Inslee urges unity in the face of ‘fear and hatred’ in speech at Redmond mosque

Gov. Jay Inslee speaks at the Muslim Association of Puget Sound mosque in Redmond on Wednesday. (Mike Siegel / The Seattle Times)

Dozens of signs urging “silence please” did little to stifle the buzz from the roughly 2,000 people who crowded Wednesday into the Muslim Association of Puget Sound mosque in Redmond.

Guest speaker Gov. Jay Inslee addressed the overflow crowd on Eid al-Fitr, the ceremonial last day of Ramadan.

“I respect silence,” Inslee said. “I think there is a time and place where silence is needed. … But today is not a time for silence in Washington. Today is a time where we stand up on our two feet and say with all the virtue and strength we can summon from our hearts, that all faiths and all communities and all quarters of the state, that we intend to stand together and embrace one another and not allow fear and hatred to divide our best communities in the state of Washington.”

Inslee’s speech was preceded by Muslim Association of Puget Sound (MAPS) President Mahmood Khadeer offering his thoughts on the current political landscape, the xenophobia facing the Muslim community and the violent acts of the Islamic State group.

Khadeer, whose mosque was the target of a telephone threat last month, said the Muslim community faces unjust repercussions from acts of terrorism.

“Every time there is a terror attack, the Muslim community faces the backlash,” he said. “We have men being punched, shot and stabbed before prayers. We have protesters with guns outside mosques in Texas. We have women in hijabs being ridiculed, we have kids at school being bullied … and we have threats being made to our places of worship, including this one.”

Among those in attendance were Issaquah residents Neimeh Shalash, her husband, Mohammad Kaddoura, and their two boys, Omar and Bashir. They said anti-Islam sentiments and threats have made them more worried recently about the Seattle community where they’ve lived nearly 20 years.

“I grew up in Kentucky, but I never felt any different there,” said Shalash after the service. “For the first time in my life, I worry. I worry about my kids. I look twice when somebody looks at me, and I worry that something is going to happen.”

“Because of politics going on, with Trump, my kids are aware of it and people talk about it,” she added. “I’ve been noticing kids pick up some of the rhetoric that unfortunately is not positive against anyone that’s not like them.”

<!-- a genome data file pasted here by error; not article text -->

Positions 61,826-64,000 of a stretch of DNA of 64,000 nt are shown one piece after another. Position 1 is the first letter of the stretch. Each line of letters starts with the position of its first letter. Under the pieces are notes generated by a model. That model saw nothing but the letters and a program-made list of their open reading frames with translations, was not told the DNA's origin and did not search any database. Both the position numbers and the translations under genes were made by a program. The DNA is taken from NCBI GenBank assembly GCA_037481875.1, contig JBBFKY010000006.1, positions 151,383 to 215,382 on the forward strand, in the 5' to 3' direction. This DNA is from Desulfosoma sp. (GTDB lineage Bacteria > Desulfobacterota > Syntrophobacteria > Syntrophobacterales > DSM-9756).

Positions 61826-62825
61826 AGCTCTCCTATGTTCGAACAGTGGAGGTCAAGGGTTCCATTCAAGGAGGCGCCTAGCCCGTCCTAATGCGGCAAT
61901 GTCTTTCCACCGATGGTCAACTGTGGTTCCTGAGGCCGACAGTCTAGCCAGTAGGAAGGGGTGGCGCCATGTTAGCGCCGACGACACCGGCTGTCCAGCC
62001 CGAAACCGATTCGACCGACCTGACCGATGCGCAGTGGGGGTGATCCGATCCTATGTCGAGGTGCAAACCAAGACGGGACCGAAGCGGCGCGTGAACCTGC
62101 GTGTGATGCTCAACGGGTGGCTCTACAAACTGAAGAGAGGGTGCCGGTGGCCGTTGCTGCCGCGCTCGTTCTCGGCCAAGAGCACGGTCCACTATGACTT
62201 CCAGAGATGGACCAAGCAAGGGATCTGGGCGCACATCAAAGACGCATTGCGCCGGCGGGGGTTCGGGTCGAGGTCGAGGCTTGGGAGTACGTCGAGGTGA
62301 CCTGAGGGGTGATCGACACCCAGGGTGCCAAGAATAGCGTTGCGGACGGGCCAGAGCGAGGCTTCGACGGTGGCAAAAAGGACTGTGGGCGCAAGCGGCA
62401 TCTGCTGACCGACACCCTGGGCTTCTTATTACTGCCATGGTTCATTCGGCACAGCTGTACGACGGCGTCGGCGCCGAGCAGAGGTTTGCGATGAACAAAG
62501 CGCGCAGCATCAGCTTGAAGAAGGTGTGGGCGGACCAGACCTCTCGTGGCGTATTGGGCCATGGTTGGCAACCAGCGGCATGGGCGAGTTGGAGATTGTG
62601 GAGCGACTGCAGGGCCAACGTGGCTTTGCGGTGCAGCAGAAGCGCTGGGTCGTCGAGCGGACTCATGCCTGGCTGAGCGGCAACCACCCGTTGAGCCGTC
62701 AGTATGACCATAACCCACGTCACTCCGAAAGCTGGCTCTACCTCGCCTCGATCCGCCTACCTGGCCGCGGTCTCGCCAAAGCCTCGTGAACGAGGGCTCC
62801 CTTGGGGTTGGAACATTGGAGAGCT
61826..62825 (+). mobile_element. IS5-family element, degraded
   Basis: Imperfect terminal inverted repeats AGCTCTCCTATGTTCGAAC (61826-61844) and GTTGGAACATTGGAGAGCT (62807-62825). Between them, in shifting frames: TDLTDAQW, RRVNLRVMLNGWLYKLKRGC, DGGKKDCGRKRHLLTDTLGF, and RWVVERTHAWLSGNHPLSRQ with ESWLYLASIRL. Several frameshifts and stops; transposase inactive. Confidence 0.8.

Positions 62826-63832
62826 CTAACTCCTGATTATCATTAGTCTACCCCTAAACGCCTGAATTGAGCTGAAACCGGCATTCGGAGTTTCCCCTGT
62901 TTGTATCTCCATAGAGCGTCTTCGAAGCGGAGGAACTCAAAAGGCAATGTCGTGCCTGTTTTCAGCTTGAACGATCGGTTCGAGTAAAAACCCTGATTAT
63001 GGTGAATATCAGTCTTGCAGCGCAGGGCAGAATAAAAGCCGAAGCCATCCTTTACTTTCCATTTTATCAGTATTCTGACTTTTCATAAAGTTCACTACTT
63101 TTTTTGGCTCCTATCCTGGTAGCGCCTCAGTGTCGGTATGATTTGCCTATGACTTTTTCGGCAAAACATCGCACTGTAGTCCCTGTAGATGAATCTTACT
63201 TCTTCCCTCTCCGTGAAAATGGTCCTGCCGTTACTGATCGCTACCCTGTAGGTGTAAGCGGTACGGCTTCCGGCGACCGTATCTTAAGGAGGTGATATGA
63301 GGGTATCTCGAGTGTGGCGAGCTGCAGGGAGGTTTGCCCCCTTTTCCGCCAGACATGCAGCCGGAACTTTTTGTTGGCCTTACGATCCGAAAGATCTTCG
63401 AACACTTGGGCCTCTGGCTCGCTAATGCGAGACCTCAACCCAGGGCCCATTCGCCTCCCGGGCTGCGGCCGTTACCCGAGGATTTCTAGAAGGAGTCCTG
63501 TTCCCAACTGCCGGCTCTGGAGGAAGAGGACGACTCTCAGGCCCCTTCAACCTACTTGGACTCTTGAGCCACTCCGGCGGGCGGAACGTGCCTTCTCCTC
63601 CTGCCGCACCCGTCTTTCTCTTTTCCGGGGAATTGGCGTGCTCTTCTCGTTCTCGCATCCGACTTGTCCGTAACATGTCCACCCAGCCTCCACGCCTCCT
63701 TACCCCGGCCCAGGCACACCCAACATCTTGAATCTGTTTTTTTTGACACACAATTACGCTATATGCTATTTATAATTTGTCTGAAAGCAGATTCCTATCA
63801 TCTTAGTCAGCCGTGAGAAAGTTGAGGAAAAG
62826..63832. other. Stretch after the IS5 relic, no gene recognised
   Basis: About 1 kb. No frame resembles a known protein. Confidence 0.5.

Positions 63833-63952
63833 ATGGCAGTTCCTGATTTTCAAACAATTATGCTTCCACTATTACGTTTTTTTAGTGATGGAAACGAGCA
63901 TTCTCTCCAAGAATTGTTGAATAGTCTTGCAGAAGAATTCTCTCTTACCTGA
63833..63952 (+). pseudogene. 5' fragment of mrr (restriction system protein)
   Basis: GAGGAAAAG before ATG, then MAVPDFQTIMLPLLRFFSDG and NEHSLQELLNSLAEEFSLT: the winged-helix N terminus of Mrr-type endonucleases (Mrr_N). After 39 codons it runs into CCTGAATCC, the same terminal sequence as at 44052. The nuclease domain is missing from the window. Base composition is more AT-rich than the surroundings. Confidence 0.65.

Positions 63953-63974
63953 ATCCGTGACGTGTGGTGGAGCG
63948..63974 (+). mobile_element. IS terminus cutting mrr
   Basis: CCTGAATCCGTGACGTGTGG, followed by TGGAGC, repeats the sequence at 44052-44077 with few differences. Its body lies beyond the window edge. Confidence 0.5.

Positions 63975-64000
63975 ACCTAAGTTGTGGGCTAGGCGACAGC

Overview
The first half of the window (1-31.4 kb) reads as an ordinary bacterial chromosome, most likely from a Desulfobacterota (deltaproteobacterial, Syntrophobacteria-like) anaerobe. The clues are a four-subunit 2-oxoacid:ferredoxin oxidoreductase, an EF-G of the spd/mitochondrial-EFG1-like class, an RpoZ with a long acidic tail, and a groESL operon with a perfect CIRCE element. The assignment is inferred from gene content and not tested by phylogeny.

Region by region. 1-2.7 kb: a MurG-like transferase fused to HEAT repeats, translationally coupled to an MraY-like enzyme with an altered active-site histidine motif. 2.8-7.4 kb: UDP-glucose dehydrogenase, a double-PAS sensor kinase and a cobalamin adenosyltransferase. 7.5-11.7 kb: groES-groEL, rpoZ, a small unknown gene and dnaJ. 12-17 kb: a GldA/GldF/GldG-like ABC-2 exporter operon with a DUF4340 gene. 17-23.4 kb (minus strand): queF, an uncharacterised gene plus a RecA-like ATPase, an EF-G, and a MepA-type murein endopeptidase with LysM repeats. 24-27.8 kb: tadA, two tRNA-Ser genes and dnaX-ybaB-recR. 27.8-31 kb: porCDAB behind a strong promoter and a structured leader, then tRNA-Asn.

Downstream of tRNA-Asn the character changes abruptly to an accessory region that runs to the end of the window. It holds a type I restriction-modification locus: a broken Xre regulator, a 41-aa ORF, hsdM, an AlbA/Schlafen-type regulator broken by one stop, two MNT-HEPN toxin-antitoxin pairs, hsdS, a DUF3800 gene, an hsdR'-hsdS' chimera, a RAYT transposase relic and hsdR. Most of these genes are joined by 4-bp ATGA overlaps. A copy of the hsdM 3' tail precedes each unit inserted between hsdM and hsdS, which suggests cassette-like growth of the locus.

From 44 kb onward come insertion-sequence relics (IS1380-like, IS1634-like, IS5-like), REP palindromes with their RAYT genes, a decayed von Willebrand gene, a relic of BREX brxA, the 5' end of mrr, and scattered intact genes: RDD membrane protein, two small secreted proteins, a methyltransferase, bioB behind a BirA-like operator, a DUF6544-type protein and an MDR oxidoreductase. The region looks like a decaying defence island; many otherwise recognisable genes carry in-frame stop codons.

Inslee — who is running for re-election in November — was joined by Redmond Mayor John Marchione and Redmond Police Chief Kristi Wilson.

Wilson was presented with an award recognizing her force’s strong relationship and involvement in the MAPS community.

“It’s very important for us,” Khadeer said of the support for the mosque, the largest in the Puget Sound region. “I think he [Inslee] is one of the examples of sticking with the American values of liberty, freedom and equality for all religions, races and lifestyles. He’s an embodiment of that.”

Inslee’s message was in line with his statements last November, when he insisted that Washington would welcome refugees at a time when other governors around the country said they would oppose hosting Syrian refugees in the wake of the Paris attacks.

From October 2014 to September 2015, 25 refugees from Syria entered Washington state. 

Nonetheless, Inslee’s remarks led to protests outside the Capitol last fall and opposition from Rep. Jay Rodne, R-Snoqualmie, who called Inslee’s opinion “utterly irresponsible.”

“The people who are building the state of Washington, many of them are here,” Inslee said Wednesday. “When we have threats from anyone, including wayward politicians or those who would do violence in our mosques, you bet I will call you and stand with you.”

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